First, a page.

To the tells of water

And full moon lullabies.

An old song,

To cast off your wishes,

Before I move along.

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Show me paths and leeside edens,

Your voice calling, should I turn

To hear.

Bits and pieces on this wheel

Turning,

In time’s great mirror.

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To be free from this turn,

Take me to the place!

Just outside

the now and then,

Move me

to a different pace.

.

Those melodies pulse softly now,

Of stories you read,

From behind furrowed brow.

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In electricity of the night you bring,

Nestled softly

In the damp cradle of spring.

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Woo us from fields afar,

Peering through sky’s great fabric,

Of tatters and thread,

Let me in,

Return me to bed.

Days of Rain…… (or: Dought part 2)

In other years,

Those times, now hastily sealed in envelopes,

Memories of those days of rain:

An incessant November after a scorched Halloween,

Or cold February rain, broken by snow,

Gusting loud and clear that afternoon,

In another damp celebration,

To the beat of scowling wind and staccato raindrops.

.

Winter’s pulse traced across every window.

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Then, rivers of emerald velvet,

Concealing cobbled dreams,

The electricity of fish,

And the hard lines of trees

Against soft winter skies.

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We dreamed of things outside us.

.

Now, we wake in the crisp, tingling night

Like the sound of a pin snapping,

Where it lingers on the cold edge of dawn

And stretches under the long fetch of winter sun.

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Summer’s long pause distilled and bare.

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These days trudge on,

Held fast under shadowy chill

Where summer escaped,

As we wonder if it ever left.

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We will remember this time.

One last time?

From across the room, the sound comes though the door, along the face of the window and down from the ceiling.  Rain sings along the street out front.  The calla lilies out front fill with the water beading up along their silky white bloom.  Across the hills, tendrils of fog waft upward from the forest in a great cycle of the water returning skyward.  Today, this place is painted all green and grey – spring on hold while winter reaches out once more to soothe us maybe one last time before it all goes away into summer.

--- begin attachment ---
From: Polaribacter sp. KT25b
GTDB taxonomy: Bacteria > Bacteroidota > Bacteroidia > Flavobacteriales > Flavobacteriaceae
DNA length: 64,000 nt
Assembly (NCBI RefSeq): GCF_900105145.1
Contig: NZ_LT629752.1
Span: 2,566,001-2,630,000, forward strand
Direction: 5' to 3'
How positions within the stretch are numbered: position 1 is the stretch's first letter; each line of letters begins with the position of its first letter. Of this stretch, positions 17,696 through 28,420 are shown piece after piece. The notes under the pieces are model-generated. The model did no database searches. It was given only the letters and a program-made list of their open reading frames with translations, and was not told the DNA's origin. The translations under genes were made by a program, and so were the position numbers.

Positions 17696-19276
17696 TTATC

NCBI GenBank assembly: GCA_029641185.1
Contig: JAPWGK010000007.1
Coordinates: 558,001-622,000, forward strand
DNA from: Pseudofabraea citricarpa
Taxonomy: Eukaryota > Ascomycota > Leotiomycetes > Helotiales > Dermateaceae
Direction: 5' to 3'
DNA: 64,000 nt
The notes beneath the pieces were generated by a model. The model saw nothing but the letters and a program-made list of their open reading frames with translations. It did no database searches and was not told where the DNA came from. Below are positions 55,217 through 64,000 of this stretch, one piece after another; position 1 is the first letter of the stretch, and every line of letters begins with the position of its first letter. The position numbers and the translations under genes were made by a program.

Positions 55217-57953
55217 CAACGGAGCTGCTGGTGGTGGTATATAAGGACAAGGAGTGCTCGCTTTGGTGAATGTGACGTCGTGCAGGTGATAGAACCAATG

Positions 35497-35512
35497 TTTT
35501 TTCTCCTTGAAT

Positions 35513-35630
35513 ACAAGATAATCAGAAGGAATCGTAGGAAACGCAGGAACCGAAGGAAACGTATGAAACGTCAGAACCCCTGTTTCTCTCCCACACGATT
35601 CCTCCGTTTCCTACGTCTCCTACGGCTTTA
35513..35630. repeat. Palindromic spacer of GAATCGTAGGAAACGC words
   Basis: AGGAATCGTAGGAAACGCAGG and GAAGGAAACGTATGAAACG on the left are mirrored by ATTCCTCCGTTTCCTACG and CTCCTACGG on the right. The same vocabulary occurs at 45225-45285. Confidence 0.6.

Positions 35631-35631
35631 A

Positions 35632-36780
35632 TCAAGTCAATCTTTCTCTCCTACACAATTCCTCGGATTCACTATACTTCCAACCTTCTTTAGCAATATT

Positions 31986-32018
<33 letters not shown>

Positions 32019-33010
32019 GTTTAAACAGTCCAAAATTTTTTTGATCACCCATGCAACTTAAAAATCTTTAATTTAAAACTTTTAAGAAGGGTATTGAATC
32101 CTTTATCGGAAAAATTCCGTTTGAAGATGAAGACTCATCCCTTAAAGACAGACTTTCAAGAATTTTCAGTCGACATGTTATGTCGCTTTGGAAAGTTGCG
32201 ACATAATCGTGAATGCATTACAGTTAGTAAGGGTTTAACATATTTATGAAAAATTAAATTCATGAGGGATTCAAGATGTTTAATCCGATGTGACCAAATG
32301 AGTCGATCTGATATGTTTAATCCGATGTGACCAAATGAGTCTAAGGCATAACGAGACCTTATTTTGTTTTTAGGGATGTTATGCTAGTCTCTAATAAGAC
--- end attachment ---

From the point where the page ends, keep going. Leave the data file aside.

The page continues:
Wind (a fishing report – kind of)

The oak woodlands are bright green with the beginnings of wildflower carpets across the sunlit hillsides.  Along the river, the purple lupine and golden poppies celebrate the new sun.  This could be the quintessential spring scene except for one thing: the wind.  I saw the warnings – gusts up to 40 mph – on the heels of the storm passing to the east.  Wind that’s in a hurry to race in a big counter-clockwise arc to fuel a storm over the Rockies.   All the little places where I might find a little respite are even more trouble as the wind eddies and swirls unpredictably in the lee of the bankside trees.

On the water, the mayflies and caddis come off in good numbers.  But the winged adults skitter along the water too quickly to offer easy pickin’s for the trout below.  Swallows maneuver across the water, handling the wind with ease, grabbing up the bugs.  Not a single trout can be seen on the surface.  There’s no need, they can simply grab the bugs ascending in the water column and forgo the unpredictable surface fare.  Normally, this would be an afternoon of steady surface-feeding fish.  But not today.  A few productive reaches are visited – all with the same wind-whipped setting.  Instead, I take the time to explore two potential new sites.  Good water to be had.  But it will have to wait until another time.  I’ll be here all week – and hopefully have a chance at a classic spring day drifting dry flies for large, surface feeding trout.